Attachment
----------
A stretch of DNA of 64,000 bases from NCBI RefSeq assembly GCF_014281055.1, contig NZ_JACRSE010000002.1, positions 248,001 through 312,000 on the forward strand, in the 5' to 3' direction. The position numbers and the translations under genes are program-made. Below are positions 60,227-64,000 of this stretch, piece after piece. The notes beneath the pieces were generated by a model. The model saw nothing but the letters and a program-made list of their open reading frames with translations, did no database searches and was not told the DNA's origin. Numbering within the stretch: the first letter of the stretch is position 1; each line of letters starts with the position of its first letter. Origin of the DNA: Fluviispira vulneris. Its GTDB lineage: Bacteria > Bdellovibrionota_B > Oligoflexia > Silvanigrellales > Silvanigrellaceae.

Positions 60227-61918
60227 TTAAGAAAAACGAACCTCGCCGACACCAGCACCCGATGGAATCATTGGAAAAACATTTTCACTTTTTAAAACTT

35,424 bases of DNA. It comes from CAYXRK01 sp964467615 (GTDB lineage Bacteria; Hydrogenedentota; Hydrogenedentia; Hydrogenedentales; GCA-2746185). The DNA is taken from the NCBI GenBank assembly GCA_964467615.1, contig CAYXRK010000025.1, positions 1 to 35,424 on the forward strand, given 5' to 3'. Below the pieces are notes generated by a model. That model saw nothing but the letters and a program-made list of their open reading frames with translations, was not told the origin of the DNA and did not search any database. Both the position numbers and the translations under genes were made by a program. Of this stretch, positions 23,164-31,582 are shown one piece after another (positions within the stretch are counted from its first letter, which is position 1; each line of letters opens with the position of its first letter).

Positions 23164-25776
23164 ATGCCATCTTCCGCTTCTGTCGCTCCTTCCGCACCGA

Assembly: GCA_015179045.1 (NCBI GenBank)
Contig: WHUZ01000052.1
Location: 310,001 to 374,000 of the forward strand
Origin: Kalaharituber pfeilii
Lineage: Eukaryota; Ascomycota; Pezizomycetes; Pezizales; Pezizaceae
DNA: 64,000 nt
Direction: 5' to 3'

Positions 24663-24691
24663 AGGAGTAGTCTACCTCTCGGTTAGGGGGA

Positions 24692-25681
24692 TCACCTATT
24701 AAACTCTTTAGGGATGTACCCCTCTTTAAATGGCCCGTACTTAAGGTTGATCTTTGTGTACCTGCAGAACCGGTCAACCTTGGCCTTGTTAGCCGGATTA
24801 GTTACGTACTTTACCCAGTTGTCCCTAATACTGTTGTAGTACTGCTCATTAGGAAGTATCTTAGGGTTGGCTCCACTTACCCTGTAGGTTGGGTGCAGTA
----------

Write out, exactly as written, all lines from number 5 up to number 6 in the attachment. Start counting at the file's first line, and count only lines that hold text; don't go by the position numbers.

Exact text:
Positions 23164-25776
23164 ATGCCATCTTCCGCTTCTGTCGCTCCTTCCGCACCGA